“I don’t want to dishearten you, but there will inevitably be a serious and lengthy crash caused by the large number of exhibitions and the weariness the public will feel towards contemporary painting. The crash may take place tomorrow or in ten years’ time, I don’t know, but there is too much art being produced of absolutely no value”.
When the impressionist painter Auguste Renoir wrote these words in 1908 to his dealer Paul Durand-Ruel, he himself was painting flabby, listless creatures in verdant landscapes that expressed only a shadow of his former genius.
How can we know who in contemporary art will be of value in 10, 20 or 30 years’ time?
In France, there is a place little known to the wider public that was proving its worth from as early as the end of the 1970s.
And it wasn’t even in Paris. Around this time two young graduates, Xavier Douroux and Franck Gautherot, were championing and exhibiting artists, inspired by a staggeringly international vision, in the heart of the art centre they’d founded, Le Consortium, in Dijon.
They have a long list of accomplishments, including putting on shows for Christian Boltanski in 1978 and Cindy Sherman in 1980, then very early in the careers of other artists who would go on to become stars of the global art scene, like Maurizio Cattelan (1997), Pierre Huyghe (1997), and Ugo Rondinone (1997).
The New York Times recently described the place, which has since been enriched by other curators, as: “The under-the-radar French museum that quietly predicts art’s next big thing” (cf this article from the NY Times)
But just under a year ago, Xavier Douroux passed away. His death was followed by a period of reassessment and Le Consortium now wants to adopt a new approach.
It has therefore called upon some of its artists to donate works to help bring about a revival of the place, whose architecture was designed by Shigeru Ban.
The result is an auction on 7 June at Christie’s in Paris, with 22 lots estimated at 900,000 euros in total.
Franck Gautherot explains this approach:
The preface to the catalogue was written, on his own initiative, by the owner of Christie’s and famous art collector François Pinault. In 1983
Le Consortium displayed the work of the famous American artist Richard Prince (born in 1949) in 1983. He was already recycling images depicting stereotypes of the time.
He is best known for his large scale photographs of a cowboy inspired by an ads from a cigarette brand, but the sale features a set of 10 prints depicting a man’s wrist with a watch, which was exhibited at Le Consortium at the time. (Estimate: 20,000 euros).
Le Consortium also witnessed the evolution of artists’ efforts to challenge conventional painting.
Over the past few years some of them have been developing a form of painting using highly simplified shapes inherited from Pop Art.
This is the case of the Californian artist Brian Calvin (born in 1969) who is sometimes presented as an heir to David Hockney. He exhibited at Le Consortium in 2015 with a noteworthy series of close-up portraits of women that are smooth, colourful and at the same time imbued with a casual glamour, like how young people today would like to imagine themselves on their phones.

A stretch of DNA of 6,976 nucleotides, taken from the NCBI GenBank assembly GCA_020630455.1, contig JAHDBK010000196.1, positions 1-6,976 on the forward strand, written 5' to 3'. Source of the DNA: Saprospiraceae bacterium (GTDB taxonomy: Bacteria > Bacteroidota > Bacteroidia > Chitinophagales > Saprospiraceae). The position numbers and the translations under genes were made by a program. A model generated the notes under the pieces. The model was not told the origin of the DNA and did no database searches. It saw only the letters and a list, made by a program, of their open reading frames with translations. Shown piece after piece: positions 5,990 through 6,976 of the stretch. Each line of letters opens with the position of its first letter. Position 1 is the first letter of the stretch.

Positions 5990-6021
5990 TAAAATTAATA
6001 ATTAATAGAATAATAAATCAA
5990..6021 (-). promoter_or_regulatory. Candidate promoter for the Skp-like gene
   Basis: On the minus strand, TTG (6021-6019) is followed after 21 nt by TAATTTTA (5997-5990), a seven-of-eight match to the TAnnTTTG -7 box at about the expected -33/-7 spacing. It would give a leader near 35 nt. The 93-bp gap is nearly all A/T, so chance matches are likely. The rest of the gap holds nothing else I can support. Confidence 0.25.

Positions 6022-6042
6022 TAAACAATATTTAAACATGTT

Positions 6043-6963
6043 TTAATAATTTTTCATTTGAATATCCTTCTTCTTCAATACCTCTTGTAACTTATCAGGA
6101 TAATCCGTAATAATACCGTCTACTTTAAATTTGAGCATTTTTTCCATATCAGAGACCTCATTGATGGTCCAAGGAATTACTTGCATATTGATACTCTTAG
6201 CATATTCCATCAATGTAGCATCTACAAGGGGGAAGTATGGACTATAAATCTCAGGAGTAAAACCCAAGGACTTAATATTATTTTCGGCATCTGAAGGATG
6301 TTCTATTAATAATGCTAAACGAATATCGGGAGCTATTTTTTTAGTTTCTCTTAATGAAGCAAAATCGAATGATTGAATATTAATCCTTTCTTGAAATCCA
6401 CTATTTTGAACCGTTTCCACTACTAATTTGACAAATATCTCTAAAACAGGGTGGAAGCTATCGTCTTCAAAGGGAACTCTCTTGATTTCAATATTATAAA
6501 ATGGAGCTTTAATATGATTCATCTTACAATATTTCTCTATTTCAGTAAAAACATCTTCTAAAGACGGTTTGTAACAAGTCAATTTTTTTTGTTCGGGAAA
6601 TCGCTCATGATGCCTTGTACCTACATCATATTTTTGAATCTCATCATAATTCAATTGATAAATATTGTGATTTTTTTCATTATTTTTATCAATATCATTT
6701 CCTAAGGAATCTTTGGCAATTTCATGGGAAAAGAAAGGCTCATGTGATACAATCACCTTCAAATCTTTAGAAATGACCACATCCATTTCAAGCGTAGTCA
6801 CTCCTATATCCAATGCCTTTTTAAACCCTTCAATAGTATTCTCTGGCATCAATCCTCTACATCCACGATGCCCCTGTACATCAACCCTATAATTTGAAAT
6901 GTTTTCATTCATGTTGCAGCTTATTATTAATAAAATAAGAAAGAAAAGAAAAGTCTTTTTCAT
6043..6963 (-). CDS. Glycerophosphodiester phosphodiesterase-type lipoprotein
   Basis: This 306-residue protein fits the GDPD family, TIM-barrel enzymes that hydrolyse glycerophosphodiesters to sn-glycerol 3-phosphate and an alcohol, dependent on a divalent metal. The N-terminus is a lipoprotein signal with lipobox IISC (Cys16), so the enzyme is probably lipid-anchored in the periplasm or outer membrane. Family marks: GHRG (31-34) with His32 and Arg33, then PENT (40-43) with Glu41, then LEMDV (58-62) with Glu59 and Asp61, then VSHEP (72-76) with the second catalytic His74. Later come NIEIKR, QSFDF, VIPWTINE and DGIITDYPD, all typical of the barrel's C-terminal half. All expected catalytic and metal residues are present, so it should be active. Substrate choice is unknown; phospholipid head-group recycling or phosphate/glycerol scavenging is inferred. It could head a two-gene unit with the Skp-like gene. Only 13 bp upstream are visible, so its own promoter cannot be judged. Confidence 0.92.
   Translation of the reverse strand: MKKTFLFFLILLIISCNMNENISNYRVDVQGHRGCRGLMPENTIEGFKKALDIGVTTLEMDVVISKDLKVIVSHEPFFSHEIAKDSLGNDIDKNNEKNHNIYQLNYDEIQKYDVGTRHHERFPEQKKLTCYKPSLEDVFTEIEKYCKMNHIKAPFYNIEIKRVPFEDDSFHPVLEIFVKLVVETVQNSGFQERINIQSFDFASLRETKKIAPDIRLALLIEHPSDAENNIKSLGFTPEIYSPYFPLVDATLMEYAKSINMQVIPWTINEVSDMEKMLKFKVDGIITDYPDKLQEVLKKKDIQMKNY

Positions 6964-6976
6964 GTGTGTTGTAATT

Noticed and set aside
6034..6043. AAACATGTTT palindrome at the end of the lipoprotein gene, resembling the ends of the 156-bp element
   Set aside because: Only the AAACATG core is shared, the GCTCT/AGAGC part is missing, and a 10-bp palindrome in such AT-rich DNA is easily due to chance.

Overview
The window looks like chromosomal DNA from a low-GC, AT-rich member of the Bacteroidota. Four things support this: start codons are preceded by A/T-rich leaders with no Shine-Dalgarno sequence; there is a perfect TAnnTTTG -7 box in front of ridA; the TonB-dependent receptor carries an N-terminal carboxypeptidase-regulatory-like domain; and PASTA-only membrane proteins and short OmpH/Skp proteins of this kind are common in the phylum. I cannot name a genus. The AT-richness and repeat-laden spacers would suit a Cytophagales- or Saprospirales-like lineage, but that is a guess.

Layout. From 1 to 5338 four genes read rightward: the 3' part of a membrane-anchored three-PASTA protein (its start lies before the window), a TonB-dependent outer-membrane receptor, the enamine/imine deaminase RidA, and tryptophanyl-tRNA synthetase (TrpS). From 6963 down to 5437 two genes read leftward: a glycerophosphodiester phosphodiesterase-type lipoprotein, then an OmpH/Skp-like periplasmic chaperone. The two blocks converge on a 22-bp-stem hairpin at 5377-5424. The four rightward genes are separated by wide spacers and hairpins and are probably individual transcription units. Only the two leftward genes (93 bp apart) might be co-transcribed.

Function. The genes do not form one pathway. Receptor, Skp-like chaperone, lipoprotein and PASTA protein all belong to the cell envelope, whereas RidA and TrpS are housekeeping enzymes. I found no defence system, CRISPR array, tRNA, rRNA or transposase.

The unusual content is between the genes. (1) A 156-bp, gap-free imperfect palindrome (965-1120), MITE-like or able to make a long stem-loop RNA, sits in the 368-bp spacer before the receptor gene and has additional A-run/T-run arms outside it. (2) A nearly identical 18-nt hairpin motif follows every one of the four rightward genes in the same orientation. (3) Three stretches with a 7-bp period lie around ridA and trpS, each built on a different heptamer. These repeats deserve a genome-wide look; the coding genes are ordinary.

One painting of this type made in 2017, “New Bloom”, is to be presented on 7 June with an estimate of 20,000 euros. The artist’s record price at auction amounts to 37,400 euros.
In 2002 Le Consortium exhibited the work of Christopher Wool (born in 1955), an American painter who has become one of the superstars of the art market. On 12 May 2015 in New York one of his canvases painted with the letters RIOT from 1990 was sold at auction for the record price of 26.8 million euros. His practice consists of challenging conventional painting through the use of silkscreen, repeated motifs and recycling his own gestures. The painting on paper due to be presented on 7 June was made in 2016 by repainting over a silkscreen print. It’s estimated at 100,000 euros.
The American artist Wade Guyton (born in 1972) could be considered to be an heir to Wool’s approach who also draws on the techniques of Andy Warhol.
He composes his artworks according to principles of contemporary reproducibility, using digital printing on canvas. He exhibited at Le Consortium in 2016 (cf the report on the subject) after his work – to his great displeasure – was swept up in a whirlwind of market speculation.
In 2014 one of his paintings sold at auction for 4.3 million euros. Since then, demand for his work has fallen and so have his prices. The work featured in the sale for Le Consortium, dating from 2018, is estimated at 150,000 euros.
The same estimate that has been ascribed to an abstract painting by another American artist, Joe Bradley (born in 1975), who exhibited at Dijon in 2014.
In his work, conventional painting is challenged by the fact that he borrows simultaneously from a wide range of styles. He is collected by high-profile art lovers like Peter Brant, who’s currently dedicating an exhibition to him at his foundation in Connecticut. The fact that he is on the roster of the multinational Gagosian Gallery has also helped propel his value upwards.
It’s fascinating to observe that all these artists who’ve shown generosity had not previously hesitated to take the step from New York or Los Angeles to exhibit in Dijon, a town that hasn’t been a capital since the Middle Ages.